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Redskins leave poor first impression with new GM

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By Rick Maese
Tuesday, December 22, 2009

With newly hired General Manager Bruce Allen watching from a heated suite high above the field, the ink on his business card not yet dried, the Redskins collectively struggled in what amounted to their first interview with the new boss.

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"These last couple games is an audition. Bruce Allen pretty much got a head start on evaluating talent," cornerback DeAngelo Hall said. "If he looked at what he saw today, he'd scrap this whole thing."

The first game of the Allen era wasn't pretty, as his new team lost, 45-12, to the New York Giants on Monday night. Hired last Thursday to replace Vinny Cerrato in Washington's front office, Allen immediately began evaluating the organization, deciding which changes need to be made. Multiple sources say that secondary coach Jerry Gray has interviewed to be the Redskins' head coach, even though his boss, Jim Zorn, still has two more games remaining in the season and is under contract for 2010 as well.

Following Monday's loss, Gray refused to confirm or deny the reports, saying: "No questions about that. No head coach questions. None. Zero. You want to talk about the Cowboys?"

Gray did acknowledge that everyone on the team is being evaluated in this final stage of the season.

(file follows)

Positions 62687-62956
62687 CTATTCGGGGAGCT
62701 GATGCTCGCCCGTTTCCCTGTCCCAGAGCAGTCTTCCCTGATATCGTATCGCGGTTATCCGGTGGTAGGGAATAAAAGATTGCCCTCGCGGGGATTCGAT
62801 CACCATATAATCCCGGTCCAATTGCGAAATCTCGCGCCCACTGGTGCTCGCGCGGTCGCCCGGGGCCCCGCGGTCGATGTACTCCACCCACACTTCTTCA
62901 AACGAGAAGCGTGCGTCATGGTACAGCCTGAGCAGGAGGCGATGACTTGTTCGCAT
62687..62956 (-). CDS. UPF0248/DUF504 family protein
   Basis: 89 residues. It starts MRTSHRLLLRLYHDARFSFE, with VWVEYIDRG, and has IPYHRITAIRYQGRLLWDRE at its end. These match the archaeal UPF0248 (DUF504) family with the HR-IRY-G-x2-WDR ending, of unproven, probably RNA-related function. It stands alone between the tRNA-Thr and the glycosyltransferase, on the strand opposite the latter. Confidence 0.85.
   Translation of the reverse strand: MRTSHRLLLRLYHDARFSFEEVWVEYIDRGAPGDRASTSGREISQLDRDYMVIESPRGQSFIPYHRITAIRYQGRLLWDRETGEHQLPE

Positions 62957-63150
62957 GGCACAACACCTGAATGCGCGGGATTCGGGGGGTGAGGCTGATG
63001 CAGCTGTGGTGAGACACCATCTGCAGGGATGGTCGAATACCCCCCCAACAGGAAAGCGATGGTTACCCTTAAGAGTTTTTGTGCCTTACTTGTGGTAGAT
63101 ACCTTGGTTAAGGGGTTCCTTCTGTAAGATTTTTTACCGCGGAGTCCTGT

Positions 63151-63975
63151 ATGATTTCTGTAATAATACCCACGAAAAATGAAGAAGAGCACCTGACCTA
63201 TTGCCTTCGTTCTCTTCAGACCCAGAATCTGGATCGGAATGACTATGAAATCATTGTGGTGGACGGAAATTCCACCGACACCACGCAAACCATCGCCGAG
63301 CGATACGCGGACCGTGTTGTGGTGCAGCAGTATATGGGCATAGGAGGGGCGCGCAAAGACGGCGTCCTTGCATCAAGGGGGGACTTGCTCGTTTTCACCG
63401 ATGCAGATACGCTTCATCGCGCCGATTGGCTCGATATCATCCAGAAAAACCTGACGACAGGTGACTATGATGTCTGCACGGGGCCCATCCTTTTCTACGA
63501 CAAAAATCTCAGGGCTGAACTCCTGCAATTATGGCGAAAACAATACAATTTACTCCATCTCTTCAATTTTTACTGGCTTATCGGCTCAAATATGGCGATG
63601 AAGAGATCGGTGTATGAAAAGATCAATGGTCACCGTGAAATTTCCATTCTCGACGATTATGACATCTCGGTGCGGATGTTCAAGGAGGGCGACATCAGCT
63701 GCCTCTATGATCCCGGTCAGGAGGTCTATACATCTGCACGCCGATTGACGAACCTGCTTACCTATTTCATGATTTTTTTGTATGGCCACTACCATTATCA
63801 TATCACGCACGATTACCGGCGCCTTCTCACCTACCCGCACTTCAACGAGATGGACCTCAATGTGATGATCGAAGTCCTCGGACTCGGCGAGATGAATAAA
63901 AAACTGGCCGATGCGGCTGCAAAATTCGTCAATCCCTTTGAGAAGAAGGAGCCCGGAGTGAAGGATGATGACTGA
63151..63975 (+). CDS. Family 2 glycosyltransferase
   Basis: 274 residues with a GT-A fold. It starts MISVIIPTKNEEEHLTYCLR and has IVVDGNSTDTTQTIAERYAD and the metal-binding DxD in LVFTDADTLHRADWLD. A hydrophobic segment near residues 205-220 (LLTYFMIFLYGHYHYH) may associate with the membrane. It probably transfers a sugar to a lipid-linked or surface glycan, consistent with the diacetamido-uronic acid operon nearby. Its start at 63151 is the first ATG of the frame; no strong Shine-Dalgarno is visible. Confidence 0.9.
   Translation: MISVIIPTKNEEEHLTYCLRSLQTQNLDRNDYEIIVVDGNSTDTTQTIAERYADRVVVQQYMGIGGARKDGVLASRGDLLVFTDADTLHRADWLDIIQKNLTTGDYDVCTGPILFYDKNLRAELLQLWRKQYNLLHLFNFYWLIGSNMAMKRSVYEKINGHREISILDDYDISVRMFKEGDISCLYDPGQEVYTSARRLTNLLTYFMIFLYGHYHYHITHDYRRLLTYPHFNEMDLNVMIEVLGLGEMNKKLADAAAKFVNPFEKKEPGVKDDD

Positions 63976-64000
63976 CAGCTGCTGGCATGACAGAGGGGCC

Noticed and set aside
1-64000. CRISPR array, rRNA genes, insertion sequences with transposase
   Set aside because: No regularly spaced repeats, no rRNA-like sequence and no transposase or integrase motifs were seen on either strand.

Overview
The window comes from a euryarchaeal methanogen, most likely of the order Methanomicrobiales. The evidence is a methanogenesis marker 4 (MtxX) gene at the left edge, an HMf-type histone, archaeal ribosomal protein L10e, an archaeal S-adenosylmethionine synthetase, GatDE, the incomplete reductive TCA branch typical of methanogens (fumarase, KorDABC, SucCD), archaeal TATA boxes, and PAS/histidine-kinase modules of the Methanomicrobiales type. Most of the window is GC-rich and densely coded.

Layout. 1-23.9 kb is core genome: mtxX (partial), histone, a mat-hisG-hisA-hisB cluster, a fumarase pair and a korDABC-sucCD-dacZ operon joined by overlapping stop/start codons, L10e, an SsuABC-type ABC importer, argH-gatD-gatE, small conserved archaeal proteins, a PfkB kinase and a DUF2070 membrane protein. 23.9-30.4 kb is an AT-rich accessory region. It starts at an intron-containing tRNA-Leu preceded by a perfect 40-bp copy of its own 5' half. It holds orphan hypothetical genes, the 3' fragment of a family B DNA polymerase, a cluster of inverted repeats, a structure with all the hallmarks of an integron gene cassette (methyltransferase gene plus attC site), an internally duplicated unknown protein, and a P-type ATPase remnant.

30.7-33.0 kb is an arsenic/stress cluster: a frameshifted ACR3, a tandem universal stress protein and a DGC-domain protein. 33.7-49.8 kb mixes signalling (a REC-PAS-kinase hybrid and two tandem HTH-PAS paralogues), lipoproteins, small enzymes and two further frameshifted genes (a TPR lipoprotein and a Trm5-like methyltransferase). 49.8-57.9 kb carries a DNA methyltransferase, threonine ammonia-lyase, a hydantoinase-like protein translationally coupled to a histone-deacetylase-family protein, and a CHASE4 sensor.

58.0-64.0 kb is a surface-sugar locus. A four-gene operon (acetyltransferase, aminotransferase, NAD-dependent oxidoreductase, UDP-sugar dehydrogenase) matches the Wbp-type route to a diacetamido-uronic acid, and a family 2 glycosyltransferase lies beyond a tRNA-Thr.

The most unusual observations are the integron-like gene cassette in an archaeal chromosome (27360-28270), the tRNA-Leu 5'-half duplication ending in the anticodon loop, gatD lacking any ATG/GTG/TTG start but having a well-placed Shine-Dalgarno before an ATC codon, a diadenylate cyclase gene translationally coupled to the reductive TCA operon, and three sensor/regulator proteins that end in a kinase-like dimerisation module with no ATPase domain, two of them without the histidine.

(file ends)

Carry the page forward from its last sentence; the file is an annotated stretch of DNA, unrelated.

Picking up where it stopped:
"To me, I think you've got to be professional about it. I think everybody's interviewing -- players and coaches -- everybody's interviewing for Bruce," he said. "We got to make sure if you're going to be here, you've got to do your best. It's up to him to evaluate you."

Gray's comments came on the same night that two other long-rumored potential candidates withdrew from the running. Mike Holmgren, the former coach in Seattle and Green Bay, accepted a front- office position with the Cleveland Browns, and Jon Gruden, formerly head coach in Oakland and Tampa Bay, said during ESPN's pregame coverage that he won't be coaching in the NFL next season.

That leaves former Denver coach Mike Shanahan, long considered to be the preference of Redskins owner Daniel Snyder, and now Gray, who has emerged as the only likely candidate from the current coaching staff.

Over the weekend, as news emerged that Gray had interviewed for the position, friction quickly arose within the team's coaching ranks, according to team officials with knowledge of the situation.

"I'm trying not to even deal with that, because it's right during the season," Zorn said following his team's loss Monday. "So I'm trying to stay really focused. I think I can do a pretty good job of taking a breath and then breathing out and moving on, and that's what I choose to do in those situations. I owe it to our team, our players, our fans, to keep concentrating on what's at hand.

"There's a lot of expectations in an NFL program, on an NFL team, and that's my first responsibility to try to meet those expectations," he continued. "We certainly didn't do it tonight, and that's what I'm most disappointed about. So I'm not thinking about all the other things that have been side issues."

Some players, however, say they're not having as much success ignoring all of the ancillary issues that swirl around their locker room.


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